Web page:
Before they took the name "Whitman," that area of Massachusetts was known as "Little Comfort." Also amaze your friends by letting them know that Whitman is where the chocolate chip cookie was invented, while Hanson is where Ocean Spray was founded.

Abington, 24-14

Falmouth at Barnstable

Barney has been a powerhouse in recent years, but this is a good time for Falmouth to steal one on them.

Falmouth, 21-20

Bourne at Wareham

Someone's walking out of this with 10 losses.

Bourne, 9-6

Marshfield at Duxbury

Duxbury, a South Shore powerhouse, is a home 'dog at the new stadium. Marsh Vegas is #3 in the state.

Duxbury, 19-17

Bridgewater-Raynham at Brockton

Massasoit, the guest of honor from the first Thanksgiving, has a junior college in Brockton named for him.

Brockton, 21-14

Cape Cod Tech at Upper Cape Tech

UCT won a Super Bowl recently, and while those days are gone, they still have the moxie to handle CCT.

UCT, 19-12

Middleboro at Carver

Sorry about the not-using-Borough thing, but "Middleboro" shouldn't even be mistaken for rhyming with "cough," Middy is #20 in the state, BTW.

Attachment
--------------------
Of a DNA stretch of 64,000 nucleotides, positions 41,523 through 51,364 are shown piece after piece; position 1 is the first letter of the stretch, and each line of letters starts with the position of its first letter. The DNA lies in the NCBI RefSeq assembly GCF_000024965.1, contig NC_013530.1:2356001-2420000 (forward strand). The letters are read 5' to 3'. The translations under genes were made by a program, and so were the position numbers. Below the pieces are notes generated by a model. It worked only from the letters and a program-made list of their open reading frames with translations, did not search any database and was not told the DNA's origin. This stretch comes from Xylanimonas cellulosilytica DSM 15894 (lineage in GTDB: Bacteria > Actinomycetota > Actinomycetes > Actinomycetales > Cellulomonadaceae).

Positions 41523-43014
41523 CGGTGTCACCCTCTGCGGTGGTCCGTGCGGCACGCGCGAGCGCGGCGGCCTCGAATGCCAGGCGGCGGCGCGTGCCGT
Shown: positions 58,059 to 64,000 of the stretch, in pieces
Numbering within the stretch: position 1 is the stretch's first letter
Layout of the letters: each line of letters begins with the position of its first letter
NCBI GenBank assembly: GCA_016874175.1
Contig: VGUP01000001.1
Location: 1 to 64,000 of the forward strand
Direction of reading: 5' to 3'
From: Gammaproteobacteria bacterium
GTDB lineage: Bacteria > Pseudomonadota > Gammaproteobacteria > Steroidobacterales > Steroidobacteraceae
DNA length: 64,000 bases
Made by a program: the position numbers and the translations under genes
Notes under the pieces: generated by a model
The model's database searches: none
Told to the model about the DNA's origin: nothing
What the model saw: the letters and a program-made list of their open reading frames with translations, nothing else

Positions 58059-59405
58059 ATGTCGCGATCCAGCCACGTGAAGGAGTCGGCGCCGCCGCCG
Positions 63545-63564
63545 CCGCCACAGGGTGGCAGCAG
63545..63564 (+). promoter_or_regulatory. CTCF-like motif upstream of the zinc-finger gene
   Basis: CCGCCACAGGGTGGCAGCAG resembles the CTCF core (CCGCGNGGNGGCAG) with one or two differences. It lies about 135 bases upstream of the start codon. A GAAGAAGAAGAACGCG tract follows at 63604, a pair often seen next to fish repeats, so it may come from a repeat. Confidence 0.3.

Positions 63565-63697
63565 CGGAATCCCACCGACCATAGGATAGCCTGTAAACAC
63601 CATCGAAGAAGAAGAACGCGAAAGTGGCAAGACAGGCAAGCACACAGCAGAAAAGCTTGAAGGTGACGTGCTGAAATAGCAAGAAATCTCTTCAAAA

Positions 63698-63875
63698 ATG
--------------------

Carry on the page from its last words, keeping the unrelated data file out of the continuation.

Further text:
Middleboro, 34-10

Case at Somerset-Berkley

Somerset-Berkley is #16 in the state. Case is #1 in "most likely to lose big to a hyphenated school."

SB, 41-21

Coyle & Cassidy at Taunton

Coyle & Cassidy sounds like one of those 1970s singer/songwriter yawner duos. I won't bet hard cash on someone or something about which something like that can be said.

Taunton, 37-6

Fairhaven at Dartmouth

One half of the team here at CCM is from Fairhaven, which would generally lean towards me selecting Fairhaven. However, Dartmouth is 9-2, ranked 7th in the state, and Jessica never really reads the Sports stuff anyhow.

Dartmouth, 34-12

Greater New Bedford at Diman

Who Diman? You Diman! I hope it's pronounced like that....

GNB, 22-10

Hanover at Norwell

I was very, very disappointed to be in the Hanover Mall a few weeks ago for the first time in like forever, only to find out that they got rid of the fountain. I can recall jumping into it after a quarter when I was like 5 years old, ended our mall trip and everything. I repressed whatever punishment I got for it, I'm good like that.